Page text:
Interview with David Platus, President and Founder of Minus K Technology, Inc. and principal inventor of Negative-Stiffness Mechanism vibration isolation systems.
PSD: Tell us about Minus K Technology.
DP: Minus K Technology was founded in 1993 to develop, manufacture and market state-of-the-art vibration isolation products based on the company's patented Negative-Stiffness Mechanism
(NSM) technology. The company's products are used in a broad spectrum of applications including photonics, nanotechnology, biological sciences, semiconductors, materials research, zero-g simulation of spacecraft and high-end audio.
PSD: What is Negative-Stiffness vibration isolation?
DP: Negative-Stiffness isolators employ a completely mechanical concept in low-frequency
vibration isolation. It is really quite unique to the field of laser/optical systems. In particular, the transmissibility ? that is the vibrations that transmit through the isolator relative to the input vibrations ? is substantially improved over air systems and active isolation systems.
PSD: How does Negative-Stiffness vibration isolation work?
DP: Negative-Stiffness isolators typically use three isolators stacked in series: a tilt-motion isolator on top of a horizontal motion isolator on top of a vertical motion isolator. Vertical motion isolation is provided by a stiff spring that supports a weight load, combined with a Negative-Stiffness mechanism. The net vertical stiffness is made very low without affecting the static
load-supporting capability of the spring. Beam columns connected in series with the vertical-motion isolator provide horizontal-motion isolation.
PSD: What specific performance results does Negative-Stiffness vibration isolation deliver?
DP: The isolators adjusted to 0.5 Hz achieve 93 percent isolation efficiency at 2 Hz, 99 percent at 5 Hz, and 99.7 percent at 10 Hz.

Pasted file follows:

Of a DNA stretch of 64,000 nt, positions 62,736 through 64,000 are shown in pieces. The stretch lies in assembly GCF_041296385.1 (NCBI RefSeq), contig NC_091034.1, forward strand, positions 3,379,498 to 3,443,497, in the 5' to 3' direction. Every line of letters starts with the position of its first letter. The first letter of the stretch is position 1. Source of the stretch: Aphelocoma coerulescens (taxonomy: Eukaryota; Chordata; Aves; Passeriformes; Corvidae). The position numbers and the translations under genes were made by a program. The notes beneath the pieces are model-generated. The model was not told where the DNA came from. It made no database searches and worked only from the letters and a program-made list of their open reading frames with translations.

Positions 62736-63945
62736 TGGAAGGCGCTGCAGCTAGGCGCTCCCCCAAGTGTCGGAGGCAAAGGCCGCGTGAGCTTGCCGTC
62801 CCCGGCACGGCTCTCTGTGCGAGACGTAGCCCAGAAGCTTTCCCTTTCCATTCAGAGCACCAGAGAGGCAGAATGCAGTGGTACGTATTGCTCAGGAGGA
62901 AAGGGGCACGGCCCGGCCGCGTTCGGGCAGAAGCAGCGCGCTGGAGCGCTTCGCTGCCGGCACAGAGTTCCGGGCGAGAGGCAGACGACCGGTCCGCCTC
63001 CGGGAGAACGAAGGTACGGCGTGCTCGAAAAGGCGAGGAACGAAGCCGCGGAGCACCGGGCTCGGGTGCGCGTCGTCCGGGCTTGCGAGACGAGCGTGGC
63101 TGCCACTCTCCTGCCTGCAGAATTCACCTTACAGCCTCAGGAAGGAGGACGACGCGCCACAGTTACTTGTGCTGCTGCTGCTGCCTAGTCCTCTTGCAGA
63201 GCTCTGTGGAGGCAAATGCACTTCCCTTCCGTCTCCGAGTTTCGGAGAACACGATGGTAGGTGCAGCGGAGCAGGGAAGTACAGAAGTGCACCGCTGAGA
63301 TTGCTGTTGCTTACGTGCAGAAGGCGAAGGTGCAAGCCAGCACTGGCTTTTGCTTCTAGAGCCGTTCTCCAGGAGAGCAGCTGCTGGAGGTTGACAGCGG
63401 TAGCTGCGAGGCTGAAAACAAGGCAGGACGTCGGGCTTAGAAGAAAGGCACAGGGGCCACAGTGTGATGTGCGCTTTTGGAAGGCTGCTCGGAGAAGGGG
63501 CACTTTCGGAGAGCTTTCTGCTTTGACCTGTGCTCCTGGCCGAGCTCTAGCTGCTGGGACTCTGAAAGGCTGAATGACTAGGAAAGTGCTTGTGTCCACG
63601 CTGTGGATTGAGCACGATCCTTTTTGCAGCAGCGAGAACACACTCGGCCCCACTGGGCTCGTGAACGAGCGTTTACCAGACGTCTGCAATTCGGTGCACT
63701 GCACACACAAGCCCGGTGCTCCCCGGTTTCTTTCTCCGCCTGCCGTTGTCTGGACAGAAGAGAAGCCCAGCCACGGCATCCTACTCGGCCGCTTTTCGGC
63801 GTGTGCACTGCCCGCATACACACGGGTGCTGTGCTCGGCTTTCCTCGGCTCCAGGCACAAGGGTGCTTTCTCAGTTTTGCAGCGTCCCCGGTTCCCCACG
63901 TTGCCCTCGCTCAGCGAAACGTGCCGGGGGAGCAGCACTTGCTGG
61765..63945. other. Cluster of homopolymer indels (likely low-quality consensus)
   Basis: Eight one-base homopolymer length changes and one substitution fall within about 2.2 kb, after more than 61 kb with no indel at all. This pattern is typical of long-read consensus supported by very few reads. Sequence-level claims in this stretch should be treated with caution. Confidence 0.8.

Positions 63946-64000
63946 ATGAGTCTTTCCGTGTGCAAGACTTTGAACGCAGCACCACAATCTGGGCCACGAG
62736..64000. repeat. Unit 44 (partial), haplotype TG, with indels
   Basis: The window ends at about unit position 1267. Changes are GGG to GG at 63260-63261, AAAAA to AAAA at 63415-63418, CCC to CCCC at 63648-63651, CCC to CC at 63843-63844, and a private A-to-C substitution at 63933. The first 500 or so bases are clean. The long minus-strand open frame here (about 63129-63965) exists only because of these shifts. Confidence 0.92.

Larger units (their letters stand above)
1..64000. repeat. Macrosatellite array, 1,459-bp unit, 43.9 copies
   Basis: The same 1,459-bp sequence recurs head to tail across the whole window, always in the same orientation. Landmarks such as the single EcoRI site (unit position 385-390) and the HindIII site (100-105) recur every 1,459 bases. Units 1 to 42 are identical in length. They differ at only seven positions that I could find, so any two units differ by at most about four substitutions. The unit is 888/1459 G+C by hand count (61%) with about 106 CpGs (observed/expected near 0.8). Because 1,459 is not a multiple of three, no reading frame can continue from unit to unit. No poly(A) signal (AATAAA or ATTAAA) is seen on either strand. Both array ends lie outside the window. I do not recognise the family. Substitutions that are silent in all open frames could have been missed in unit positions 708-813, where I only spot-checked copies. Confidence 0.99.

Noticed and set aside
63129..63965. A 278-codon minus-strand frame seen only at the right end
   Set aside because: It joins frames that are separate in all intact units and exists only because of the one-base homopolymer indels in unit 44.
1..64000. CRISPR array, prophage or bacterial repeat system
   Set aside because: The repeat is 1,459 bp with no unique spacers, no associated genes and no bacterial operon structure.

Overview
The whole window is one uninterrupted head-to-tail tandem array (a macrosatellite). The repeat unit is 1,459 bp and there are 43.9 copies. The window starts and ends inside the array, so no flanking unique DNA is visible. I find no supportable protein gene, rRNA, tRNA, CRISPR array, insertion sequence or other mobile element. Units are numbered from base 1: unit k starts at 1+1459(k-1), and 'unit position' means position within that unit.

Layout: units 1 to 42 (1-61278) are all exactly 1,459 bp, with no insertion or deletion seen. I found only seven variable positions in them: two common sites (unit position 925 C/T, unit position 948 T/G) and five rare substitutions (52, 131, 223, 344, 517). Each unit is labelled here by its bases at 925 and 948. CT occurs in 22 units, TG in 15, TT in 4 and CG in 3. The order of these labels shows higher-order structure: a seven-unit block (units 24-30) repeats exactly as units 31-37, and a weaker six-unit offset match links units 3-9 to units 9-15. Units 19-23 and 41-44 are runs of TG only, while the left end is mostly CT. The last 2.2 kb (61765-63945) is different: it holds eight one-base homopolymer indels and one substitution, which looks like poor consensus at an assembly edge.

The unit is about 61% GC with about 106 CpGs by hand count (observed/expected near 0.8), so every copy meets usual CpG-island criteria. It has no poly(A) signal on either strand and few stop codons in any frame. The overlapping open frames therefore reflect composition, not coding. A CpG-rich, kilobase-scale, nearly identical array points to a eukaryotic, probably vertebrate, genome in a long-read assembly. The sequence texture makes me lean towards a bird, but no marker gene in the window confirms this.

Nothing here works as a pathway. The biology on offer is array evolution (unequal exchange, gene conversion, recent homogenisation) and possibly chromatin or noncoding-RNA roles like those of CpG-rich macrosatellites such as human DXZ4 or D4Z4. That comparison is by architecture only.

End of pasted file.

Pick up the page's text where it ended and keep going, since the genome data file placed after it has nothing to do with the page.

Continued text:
PSD: What advantage do Negative-Stiffness systems have over air tables?
DP: Negative-stiffness systems provide substantially lower natural frequencies vertically and horizontally enabling them to isolate lower frequency vibrations and provide improved isolation over the entire range of building and floor frequencies. Further, the need for pneumatics and electric power is eliminated with Negative-Stiffness systems.
PSD: How does Negative-Stiffness compare to active isolation systems?
DP: Active isolation systems start isolating as low as 0.7 Hz. But, because active systems run on electricity, (NSM does not require electricity) they can be negatively influenced by problems of electronic dysfunction and power modulation, which can interrupt scanning. Active systems also have a limited dynamic range which is easy to exceed, causing the isolator to go into positive feedback and generate noise underneath the equipment. Although active systems have fundamentally no resonance, their transmissibility does not roll off as fast as NSM isolators.
PSD: Has the photonics industry embraced Negative-Stiffness Systems?
DP: Negative-Stiffness vibration isolation has become a growing choice for laser and optical applications. Not only is it a highly workable vibration solution, its cost is significantly less ? up to one third the price compared to active and traditional passive systems ? making it an economical solution to cost-conscious administrators.
PSD: What three Minus K achievements are you most proud of?
DP:1. Being selected to provide the isolation system for ground testing of the James Webb Space Telescope (JWST) and other major NASA and DOD programs. 2. Solving a customer's vibration problem with a TEM on the fifth floor out of spec between 1.5 and 2.5 Hz. 3. Getting rave reviews from audiophiles who are "blown away" by the improved sounds from their audio systems and passing jump tests on wood frame floors.